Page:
Millions of devotees Tuesday joined the procession of the Black Nazarene, ignoring President Benigno Aquino’s warning last week of possible terrorist attacks.
Monsignor Jose Clemente Ignacio, rector of Quiapo Church, said the warning could have made the faithful even more determined to attend the event which began in Rizal Park and ended at the Minor Basilica.
Initial estimates put the number of participants at six to seven million.
The priest admitted organizers had considered canceling this year’s event after the terror threat warning.
“But the consensus was go ahead with the Mass,” said Ignacio.
The presidential palace, meanwhile, defended its decision to issue the terror warning.
Deputy presidential spokesperson Abigail Valte said at a news briefing that as far as the government was concerned, the threat was considered “credible.”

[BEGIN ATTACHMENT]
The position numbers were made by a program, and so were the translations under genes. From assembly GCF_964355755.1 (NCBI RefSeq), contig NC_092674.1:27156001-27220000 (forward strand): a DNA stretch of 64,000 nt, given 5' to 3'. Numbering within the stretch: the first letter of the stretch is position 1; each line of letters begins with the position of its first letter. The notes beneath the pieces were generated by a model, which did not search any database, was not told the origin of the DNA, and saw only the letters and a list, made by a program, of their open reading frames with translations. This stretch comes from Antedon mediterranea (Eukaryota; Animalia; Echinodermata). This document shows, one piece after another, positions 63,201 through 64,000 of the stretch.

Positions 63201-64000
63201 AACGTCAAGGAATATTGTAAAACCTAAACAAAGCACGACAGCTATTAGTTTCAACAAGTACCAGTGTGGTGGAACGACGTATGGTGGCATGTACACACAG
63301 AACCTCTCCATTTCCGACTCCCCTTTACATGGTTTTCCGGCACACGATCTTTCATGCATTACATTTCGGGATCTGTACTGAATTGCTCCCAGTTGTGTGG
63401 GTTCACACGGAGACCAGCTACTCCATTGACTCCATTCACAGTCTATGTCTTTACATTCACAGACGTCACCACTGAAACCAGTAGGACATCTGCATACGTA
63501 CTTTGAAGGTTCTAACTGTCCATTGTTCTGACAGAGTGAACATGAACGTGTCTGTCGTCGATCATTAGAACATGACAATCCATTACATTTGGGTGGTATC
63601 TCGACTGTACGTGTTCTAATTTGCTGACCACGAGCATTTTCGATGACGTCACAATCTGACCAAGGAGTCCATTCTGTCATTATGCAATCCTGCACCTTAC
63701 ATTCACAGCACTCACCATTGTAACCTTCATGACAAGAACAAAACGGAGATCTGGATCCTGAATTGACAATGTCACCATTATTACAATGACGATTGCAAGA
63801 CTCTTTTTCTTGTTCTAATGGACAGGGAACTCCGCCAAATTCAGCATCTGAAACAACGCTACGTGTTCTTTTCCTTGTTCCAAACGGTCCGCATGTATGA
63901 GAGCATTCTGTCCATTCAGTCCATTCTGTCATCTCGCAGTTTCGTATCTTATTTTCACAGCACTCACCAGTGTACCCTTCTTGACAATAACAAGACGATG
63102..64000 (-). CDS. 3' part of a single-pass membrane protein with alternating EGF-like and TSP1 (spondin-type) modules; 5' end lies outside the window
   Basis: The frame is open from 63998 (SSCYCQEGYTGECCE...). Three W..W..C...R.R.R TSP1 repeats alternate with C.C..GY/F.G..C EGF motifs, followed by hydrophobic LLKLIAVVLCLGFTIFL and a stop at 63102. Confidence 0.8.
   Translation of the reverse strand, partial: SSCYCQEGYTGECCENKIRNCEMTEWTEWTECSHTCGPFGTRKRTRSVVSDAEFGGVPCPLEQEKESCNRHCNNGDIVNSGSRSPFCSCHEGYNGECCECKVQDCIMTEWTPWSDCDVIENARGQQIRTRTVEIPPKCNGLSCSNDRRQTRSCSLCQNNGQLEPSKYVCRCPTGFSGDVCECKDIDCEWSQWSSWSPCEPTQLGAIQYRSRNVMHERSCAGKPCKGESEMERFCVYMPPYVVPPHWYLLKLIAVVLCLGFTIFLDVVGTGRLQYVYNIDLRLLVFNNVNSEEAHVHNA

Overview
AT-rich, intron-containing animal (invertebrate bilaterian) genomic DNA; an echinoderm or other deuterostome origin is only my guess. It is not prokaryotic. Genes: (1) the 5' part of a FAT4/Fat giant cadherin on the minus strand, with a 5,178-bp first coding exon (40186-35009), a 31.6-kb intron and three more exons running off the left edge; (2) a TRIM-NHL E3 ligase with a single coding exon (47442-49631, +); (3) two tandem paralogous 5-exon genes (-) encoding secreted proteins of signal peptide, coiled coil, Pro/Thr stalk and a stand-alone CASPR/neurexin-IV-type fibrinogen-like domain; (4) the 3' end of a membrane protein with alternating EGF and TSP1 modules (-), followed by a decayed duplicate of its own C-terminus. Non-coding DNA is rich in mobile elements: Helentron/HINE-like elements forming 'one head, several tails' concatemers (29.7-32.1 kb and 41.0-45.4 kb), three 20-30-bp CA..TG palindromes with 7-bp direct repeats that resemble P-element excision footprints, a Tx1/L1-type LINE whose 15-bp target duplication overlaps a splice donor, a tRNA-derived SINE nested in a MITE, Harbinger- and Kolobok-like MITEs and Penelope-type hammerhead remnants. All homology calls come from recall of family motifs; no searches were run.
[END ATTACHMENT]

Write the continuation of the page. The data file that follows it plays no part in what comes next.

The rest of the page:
“The president felt it imperative that he should warn the public,” she said, dismissing accusations that Aquino was scare mongering.
She said a temporary halt to mobile phone services in the area covered by the procession route was an additional security measure and was necessary to ensure that nothing untoward would happen during the procession.
Archbishop Tagle, however, thanked Aquino for ensuring the gathering was peaceful and orderly.
In his homily, Archbishop Tagle acknowledged that many among the devotees came not just to celebrate but also to bring their prayers, problems and other wishes. He also invited everyone to pray for the victims of disasters especially those affected by recent catastrophes in Mindanao.
“The image of the Black Nazarene tells us how the power of God through the Holy Spirit can help us endure hardship in life,” Archbishop Tagle said.